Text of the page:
QatarThe State of Qatar has witnessed significant economic growth (with GDP reaching as much as 20 per cent per annum). This success has been driven by huge investment by Qatar Petroleum (QP) and its foreign partners in the North Field (one of the largest gas fields in the world), as well as in downstream liquefied natural gas (LNG), petrochemical and other industrial facilities. Like Saudi Arabia, from a collateral perspective, Qatar has yet to promulgate effective legislation permitting the perfection of security interests in onshore assets. Initially, in the first project financings in the late 1990s, lenders required the use of a ‘conditional sale’ structure based on certain provisions of the Qatari commercial code. However, since there are doubts about the effectiveness of this structure, the commercial bank market (and latterly other financing institutions) have lent on the basis of an offshore security package with no share pledges.

QP has been very effective in developing a documentation template, which is used in most of the Qatari projects. Lenders therefore know what to expect and have become familiar with the legal issues and the basis on which these issues are addressed. This has enabled the Qataris to accelerate the pace of their financings. While the level of activity in Qatar has diminished since the highs of 2005, the closure of the Qatargas 3 LNG Project and the forthcoming bond issuance by Qatar Gas Transportation Company have, in 2006, maintained the momentum the market has come to expect.

Islamic financingA number of recent projects have successfully put in place financing based on Islamic principles, or the sharia. These include the Rabigh refinery and the Al Waha petrochemical project, both in Saudi Arabia. In the capital-hungry Middle East, Islamic financing has provided an additional pool of liquidity. These financings are usually made by combining istisn’a/murabaha (purchase or supply contracts) with ijara (forward leases). As Sukuks (Islamic bonds) become more common in the corporate finance market, they too may be integrated into project financings. Some regional project sponsors are beginning to express a preference for structuring their financings on an Islamic basis. Many leading banks now have Islamic desks and are interested in participating in this market.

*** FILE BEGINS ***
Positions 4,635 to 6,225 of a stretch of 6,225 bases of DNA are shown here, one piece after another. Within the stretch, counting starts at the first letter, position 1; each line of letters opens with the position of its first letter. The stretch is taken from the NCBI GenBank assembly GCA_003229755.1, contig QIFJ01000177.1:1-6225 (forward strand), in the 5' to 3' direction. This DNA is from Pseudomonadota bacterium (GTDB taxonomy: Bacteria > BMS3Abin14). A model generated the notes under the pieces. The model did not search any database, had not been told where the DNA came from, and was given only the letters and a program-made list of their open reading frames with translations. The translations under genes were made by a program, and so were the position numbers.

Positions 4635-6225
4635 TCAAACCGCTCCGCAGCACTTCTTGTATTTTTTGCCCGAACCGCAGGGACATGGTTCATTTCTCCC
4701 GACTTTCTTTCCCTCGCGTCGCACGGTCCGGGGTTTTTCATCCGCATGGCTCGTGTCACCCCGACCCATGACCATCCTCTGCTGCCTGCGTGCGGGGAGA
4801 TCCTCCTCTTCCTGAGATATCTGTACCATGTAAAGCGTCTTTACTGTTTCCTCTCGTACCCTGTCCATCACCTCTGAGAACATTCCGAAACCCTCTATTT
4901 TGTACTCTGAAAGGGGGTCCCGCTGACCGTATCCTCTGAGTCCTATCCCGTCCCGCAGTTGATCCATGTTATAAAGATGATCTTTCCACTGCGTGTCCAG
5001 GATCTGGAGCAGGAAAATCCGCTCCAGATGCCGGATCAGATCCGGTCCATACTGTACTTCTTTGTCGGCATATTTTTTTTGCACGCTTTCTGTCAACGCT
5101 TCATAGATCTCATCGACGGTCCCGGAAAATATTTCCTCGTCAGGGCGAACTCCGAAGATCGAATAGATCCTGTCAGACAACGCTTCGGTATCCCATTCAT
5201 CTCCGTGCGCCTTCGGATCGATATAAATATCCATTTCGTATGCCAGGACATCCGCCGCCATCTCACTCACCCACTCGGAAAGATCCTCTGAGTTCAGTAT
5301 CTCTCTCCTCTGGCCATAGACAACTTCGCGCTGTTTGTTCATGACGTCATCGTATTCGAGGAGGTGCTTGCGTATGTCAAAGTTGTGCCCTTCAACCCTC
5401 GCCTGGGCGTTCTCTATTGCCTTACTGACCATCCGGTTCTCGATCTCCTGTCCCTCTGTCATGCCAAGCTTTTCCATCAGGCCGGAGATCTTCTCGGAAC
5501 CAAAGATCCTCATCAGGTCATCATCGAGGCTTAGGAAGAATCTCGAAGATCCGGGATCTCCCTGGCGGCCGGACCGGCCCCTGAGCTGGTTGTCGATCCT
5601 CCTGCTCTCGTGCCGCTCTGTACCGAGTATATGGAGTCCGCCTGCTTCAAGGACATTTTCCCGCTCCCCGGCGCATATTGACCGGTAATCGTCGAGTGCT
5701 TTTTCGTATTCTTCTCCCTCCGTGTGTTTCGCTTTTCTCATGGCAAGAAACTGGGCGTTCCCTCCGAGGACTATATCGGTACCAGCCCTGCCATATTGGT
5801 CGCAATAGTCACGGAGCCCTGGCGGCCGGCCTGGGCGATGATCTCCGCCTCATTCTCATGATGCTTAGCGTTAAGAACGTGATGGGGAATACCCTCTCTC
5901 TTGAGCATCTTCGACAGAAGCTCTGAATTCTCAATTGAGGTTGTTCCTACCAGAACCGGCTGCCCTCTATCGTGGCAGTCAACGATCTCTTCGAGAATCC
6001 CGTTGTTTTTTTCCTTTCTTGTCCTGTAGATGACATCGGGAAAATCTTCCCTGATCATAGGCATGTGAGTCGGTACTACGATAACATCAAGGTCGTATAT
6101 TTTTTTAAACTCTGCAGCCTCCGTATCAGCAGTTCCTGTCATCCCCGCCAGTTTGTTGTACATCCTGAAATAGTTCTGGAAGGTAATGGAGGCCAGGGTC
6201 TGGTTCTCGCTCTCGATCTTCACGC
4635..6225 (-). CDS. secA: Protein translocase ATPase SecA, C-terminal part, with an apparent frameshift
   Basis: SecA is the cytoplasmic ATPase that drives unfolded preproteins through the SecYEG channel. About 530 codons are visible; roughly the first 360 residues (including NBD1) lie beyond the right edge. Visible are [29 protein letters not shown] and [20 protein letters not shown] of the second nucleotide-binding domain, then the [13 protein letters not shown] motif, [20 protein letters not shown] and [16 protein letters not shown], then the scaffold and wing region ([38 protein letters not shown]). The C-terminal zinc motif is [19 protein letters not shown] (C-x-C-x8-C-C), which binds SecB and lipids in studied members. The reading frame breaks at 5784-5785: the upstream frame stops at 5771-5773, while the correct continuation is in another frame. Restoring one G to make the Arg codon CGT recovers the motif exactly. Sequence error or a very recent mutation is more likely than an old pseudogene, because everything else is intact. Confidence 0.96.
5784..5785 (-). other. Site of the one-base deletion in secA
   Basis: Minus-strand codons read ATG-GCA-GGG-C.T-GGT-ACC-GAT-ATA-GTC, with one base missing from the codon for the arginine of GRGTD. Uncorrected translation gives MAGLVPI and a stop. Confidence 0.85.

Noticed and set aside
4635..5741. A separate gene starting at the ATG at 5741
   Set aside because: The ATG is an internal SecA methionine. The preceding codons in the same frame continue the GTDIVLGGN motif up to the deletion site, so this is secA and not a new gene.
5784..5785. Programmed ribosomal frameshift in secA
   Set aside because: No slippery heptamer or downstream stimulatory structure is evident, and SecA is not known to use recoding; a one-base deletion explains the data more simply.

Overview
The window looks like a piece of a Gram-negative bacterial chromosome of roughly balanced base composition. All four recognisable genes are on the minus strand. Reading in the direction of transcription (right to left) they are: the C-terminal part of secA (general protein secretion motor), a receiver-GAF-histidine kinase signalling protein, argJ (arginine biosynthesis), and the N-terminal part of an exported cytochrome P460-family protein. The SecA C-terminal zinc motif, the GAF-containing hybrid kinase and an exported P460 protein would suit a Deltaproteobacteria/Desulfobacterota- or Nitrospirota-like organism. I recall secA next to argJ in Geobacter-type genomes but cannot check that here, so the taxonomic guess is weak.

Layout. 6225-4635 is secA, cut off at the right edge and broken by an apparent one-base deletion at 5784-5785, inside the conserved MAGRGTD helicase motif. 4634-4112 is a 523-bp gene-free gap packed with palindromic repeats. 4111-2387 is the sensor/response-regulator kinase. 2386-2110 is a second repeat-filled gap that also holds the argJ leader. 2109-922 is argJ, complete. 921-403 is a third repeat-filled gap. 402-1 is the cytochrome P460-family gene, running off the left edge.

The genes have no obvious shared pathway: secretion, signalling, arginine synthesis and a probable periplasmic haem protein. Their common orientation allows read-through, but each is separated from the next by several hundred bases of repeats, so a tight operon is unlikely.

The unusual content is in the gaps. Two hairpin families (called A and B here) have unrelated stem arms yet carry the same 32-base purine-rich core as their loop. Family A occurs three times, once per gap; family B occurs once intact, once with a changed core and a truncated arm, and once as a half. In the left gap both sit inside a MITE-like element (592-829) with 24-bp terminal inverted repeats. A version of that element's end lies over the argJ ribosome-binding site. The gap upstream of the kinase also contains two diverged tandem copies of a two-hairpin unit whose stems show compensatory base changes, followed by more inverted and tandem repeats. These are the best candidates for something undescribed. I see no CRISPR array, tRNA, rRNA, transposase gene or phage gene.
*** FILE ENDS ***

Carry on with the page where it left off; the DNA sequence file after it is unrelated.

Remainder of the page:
From a legal perspective, the appetite of such institutions to participate in Islamic financings was enhanced by the decision in the Beximco case, in which an English court held that it would not apply sharia principles to the enforceability of financing agreements. In English law-governed financings, this has provided more contractual certainty, and encouraged some conventional banks to participate in the Islamic financing market. However, as a result of the case, some Islamic banks have become reluctant to have agreements governed by English law. The integration of Islamic tranches can have timing implications – each institution has its own sharia board (which must approve the documentation of each transaction). Since the requirements of religious boards can differ from bank to bank, this can impact significantly on the timetable for financial closing. The development of model-form sharia-compliant documentation would almost certainly assist the evolution of this nascent finance market.

The ongoing boom in project finance activity in the Middle East has stretched the capacity of commercial banks in the region. As a result, in a number of the larger project financings, sponsors have needed to involve other funders (such as export credit agencies and Islamic institutions). This has been the case in Saudi Arabia, where the need to integrate these institutions has led to a re-evaluation of the legal framework and financing structures (which had historically evolved in the commercial bank market). The main impact on sponsors in multi-sourced financings has been a tightening of terms and conditions (rather than debt pricing, which remains competitive). As the wider finance market becomes more familiar with the legal issues of different jurisdictions in the Middle East, so the pace of structuring and documenting these complex financings should increase. Bearing in mind the current macro-economic background, lawyers and other advisers can expect to remain busy for a while yet. nJohn Dewar is a partner at Milbank Tweed Hadley & McCloy